Running Paranoid

9

March 17, 2012 by CJ

If you run with any regularity the same route, on the same days around the same time you tend to get a feel for the neighborhood.  You know which homes are up early and which ones don’t stir until the sun comes up.  You know where the dogs live and you no longer jump when they bark, if they still do when they see you running by.   That familiarity is one of the things I love about my morning runs.  I don’t think about my surroundings anymore, I can focus on getting to the tree in front of the family owned nursery (that’s my mile 1 marker) faster than I did the day before.

Not my street, but looks pretty much like it that morning. http://yellowjacketstudios.com/albums/Home/street_foggy_night.sized.jpg

This morning’s run threw me off track.  First it was pretty warm for a February* morning.  When I left the house the neighborhood was covered in a very creepy thick fog.    I couldn’t see to the end of my block!  I didn’t think much about it.  I know my neighborhood like the back of my hand.  I could run/walk it blindfolded.  I know where the cracks are in the sidewalks and where it’s not level.  Running in creepy fog, pshhhh, that’s nothing…or so I thought.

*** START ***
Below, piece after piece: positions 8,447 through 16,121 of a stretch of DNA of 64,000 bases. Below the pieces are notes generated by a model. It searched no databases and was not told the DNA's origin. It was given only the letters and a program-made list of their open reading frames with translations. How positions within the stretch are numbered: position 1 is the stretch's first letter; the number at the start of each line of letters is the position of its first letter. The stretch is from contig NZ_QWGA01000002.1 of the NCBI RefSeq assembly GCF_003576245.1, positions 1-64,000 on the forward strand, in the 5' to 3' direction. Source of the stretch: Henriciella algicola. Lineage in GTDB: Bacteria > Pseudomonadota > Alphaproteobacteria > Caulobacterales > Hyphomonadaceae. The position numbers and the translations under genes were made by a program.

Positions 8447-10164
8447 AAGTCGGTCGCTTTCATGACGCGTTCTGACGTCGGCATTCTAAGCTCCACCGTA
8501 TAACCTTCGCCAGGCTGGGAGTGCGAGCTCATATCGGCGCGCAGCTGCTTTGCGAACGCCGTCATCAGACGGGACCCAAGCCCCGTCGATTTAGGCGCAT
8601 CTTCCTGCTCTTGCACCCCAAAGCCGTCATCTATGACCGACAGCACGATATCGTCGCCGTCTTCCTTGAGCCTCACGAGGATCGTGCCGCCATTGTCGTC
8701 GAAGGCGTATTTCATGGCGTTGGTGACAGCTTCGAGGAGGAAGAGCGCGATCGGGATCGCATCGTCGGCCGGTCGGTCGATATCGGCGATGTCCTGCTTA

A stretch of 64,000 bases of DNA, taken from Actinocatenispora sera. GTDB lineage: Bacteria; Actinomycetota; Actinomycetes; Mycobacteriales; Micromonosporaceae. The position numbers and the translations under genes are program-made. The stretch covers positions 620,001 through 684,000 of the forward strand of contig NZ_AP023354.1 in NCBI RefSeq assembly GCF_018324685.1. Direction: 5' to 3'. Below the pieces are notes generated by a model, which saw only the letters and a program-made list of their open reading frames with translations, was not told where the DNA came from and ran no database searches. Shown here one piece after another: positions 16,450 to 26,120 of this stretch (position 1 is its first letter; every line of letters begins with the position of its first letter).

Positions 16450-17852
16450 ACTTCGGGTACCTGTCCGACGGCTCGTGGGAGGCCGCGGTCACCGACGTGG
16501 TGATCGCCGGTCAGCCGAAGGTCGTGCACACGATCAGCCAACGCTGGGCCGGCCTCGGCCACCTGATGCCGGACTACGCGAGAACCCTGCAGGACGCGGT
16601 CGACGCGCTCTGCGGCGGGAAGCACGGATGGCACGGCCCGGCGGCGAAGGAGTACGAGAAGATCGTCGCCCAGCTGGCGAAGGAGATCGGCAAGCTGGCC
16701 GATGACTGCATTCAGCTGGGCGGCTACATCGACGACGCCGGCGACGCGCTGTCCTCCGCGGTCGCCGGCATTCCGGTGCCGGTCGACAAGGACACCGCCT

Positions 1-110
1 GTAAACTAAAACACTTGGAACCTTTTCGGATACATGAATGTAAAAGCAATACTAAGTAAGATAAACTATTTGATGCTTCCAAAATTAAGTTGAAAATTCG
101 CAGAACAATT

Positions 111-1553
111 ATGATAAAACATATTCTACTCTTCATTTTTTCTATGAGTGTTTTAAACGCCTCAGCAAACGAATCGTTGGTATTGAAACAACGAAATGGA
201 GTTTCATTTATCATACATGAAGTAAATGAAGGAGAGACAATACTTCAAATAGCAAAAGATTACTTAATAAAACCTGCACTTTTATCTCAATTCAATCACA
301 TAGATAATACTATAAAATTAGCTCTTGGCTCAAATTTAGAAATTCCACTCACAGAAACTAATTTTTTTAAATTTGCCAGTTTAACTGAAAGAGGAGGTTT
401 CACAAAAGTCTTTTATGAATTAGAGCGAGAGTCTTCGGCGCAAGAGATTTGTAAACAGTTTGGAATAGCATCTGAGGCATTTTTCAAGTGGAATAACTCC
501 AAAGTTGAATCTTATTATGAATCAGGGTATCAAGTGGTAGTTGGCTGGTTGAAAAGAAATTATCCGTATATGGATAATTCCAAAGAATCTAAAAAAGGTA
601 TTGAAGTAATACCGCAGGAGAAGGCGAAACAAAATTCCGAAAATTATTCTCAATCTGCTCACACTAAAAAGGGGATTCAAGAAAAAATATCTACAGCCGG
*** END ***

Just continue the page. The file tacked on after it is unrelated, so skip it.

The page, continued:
As I rounded the corner, going down the hill I hate, I saw a car sitting there.  The engine was on, lights on, sitting in front of a house.  As I ran past, the car (with its windows to dark to see in) slowly drove by me.  I turned and watched it gradually disappear into the fog.  I continued with my run, telling myself that was just a friendly co-worker taking another coworker to a job or a good friend taking someone to the airport.  It wasn’t a mass murderer that just killed the occupants of that home and once they remember the crazy early morning jogger they are going to turn around and find me…no just friendly people.  As I tried to calm myself and think rationally, I noticed a man walking toward me.  He was wearing a huge, puffy jacket and it looked as if he had a knife in one hand.  I quickly pulled my keys out of my pocket, sure that my keys would inflict as much, if not more damage than any knife he had in his pocket.  I thought about jumping into the street, but what if he was just a normal guy, walking around too early in a scary, puffy jacket?  But isn’t it always the normal guy that welds the knife?  What if he was sent by the car people who just killed my neighbors?  I spent so much time trying to figure out what to do, I didn’t do anything.  As he passed I did my neighborly, “Good morning” I may have whispered, “please don’t kill me” and I noticed he wasn’t carrying a knife, it was just his hand (yes odd-shaped hands, I agree).